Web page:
Ruth Conniff is the political editor of The Progressive magazine. To subscribe for just $14.97 a year, just click here.

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By Wendell Berry

Manifesto: The Mad Farmer Liberation Front

Love the quick profit, the annual raise,
vacation with pay. Want more 
of everything ready made. Be afraid 
to know your neighbors and to die.
And you will have a window in your head.
Not even your future will be a mystery 
any more. Your mind will be punched in a card 
and shut away in a little drawer.
When they want you to buy something 
they will call you. When they want you
to die for profit they will let you know. 
So, friends, every day do something
that won’t compute. Love the Lord. 
Love the world. Work for nothing. 
Take all that you have and be poor.
Love someone who does not deserve it. 
Denounce the government and embrace 
the flag. Hope to live in that free 
republic for which it stands. 
Give your approval to all you cannot
understand. Praise ignorance, for what man 
has not encountered he has not destroyed.
Ask the questions that have no answers.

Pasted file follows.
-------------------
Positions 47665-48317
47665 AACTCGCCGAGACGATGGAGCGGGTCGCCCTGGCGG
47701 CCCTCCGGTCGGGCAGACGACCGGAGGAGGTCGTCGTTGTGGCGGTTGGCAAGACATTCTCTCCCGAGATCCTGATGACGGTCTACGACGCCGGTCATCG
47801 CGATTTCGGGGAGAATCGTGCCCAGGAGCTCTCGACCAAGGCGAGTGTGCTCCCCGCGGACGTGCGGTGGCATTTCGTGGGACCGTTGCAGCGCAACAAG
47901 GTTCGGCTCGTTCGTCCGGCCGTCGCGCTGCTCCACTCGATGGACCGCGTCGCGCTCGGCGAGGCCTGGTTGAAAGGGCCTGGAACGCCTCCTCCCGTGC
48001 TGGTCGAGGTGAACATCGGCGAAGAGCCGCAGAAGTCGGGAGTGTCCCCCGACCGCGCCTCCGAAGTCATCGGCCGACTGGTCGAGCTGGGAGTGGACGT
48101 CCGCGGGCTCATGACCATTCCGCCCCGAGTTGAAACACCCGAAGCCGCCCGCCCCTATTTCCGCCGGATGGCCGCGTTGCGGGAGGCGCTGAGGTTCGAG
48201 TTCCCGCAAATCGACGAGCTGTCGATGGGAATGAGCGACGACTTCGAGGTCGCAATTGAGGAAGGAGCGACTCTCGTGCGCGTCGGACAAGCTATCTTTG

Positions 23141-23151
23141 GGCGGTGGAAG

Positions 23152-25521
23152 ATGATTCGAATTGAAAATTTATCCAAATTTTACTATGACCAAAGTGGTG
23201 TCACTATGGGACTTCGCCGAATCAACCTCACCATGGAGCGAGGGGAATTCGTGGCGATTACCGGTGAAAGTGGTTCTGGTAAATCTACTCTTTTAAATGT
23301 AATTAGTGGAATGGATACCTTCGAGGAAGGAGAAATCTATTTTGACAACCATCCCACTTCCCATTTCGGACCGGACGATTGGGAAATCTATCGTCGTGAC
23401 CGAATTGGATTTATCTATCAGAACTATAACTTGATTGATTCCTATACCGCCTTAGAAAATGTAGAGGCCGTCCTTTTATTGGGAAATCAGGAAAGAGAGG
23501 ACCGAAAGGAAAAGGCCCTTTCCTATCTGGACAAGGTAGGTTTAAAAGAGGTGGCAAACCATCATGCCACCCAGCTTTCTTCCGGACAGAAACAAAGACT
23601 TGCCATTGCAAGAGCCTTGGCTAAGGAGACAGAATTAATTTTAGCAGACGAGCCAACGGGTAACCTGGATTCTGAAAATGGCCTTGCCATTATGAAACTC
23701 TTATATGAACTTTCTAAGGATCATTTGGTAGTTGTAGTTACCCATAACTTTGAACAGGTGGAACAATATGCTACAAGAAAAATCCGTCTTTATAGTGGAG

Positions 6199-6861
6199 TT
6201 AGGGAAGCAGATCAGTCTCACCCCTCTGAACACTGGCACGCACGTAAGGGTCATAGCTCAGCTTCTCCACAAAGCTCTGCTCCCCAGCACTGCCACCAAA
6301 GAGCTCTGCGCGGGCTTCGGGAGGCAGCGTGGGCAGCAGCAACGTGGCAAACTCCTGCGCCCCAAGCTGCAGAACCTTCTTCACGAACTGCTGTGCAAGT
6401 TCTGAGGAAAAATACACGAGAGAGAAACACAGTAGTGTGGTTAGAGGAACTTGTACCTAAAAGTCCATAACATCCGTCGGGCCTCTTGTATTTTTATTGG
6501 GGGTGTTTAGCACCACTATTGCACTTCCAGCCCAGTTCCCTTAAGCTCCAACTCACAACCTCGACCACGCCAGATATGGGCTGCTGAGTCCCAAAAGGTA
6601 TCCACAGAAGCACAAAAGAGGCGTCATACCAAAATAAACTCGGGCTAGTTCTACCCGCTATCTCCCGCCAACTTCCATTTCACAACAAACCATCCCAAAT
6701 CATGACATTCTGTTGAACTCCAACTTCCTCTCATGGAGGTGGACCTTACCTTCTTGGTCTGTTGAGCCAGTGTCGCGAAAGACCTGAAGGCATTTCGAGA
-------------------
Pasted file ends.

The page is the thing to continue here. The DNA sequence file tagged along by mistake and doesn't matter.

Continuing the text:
Invest in the millennium. Plant sequoias.
Say that your main crop is the forest
that you did not plant,
that you will not live to harvest.


Say that the leaves are harvested 
when they have rotted into the mold.
Call that profit. Prophesy such returns.
Put your faith in the two inches of humus 
that will build under the trees
every thousand years.
Listen to carrion—put your ear
close, and hear the faint chattering
of the songs that are to come. 
Expect the end of the world. Laugh. 
Laughter is immeasurable. Be joyful
though you have considered all the facts. 
So long as women do not go cheap 
for power, please women more than men.
Ask yourself: Will this satisfy 
a woman satisfied to bear a child?
Will this disturb the sleep 
of a woman near to giving birth? 
Go with your love to the fields.
Lie easy in the shade. Rest your head 
in her lap. Swear allegiance 
to what is nighest your thoughts.
As soon as the generals and the politicos 
can predict the motions of your mind, 
lose it. Leave it as a sign 
to mark the false trail, the way 
you didn’t go. Be like the fox 
who makes more tracks than necessary, 
some in the wrong direction.
Practice resurrection.

Wendell Berry is a poet, farmer, and environmentalist in Kentucky. This poem, first published in 1973, is reprinted by permission of the author and appears in his “New Collected Poems” (Counterpoint).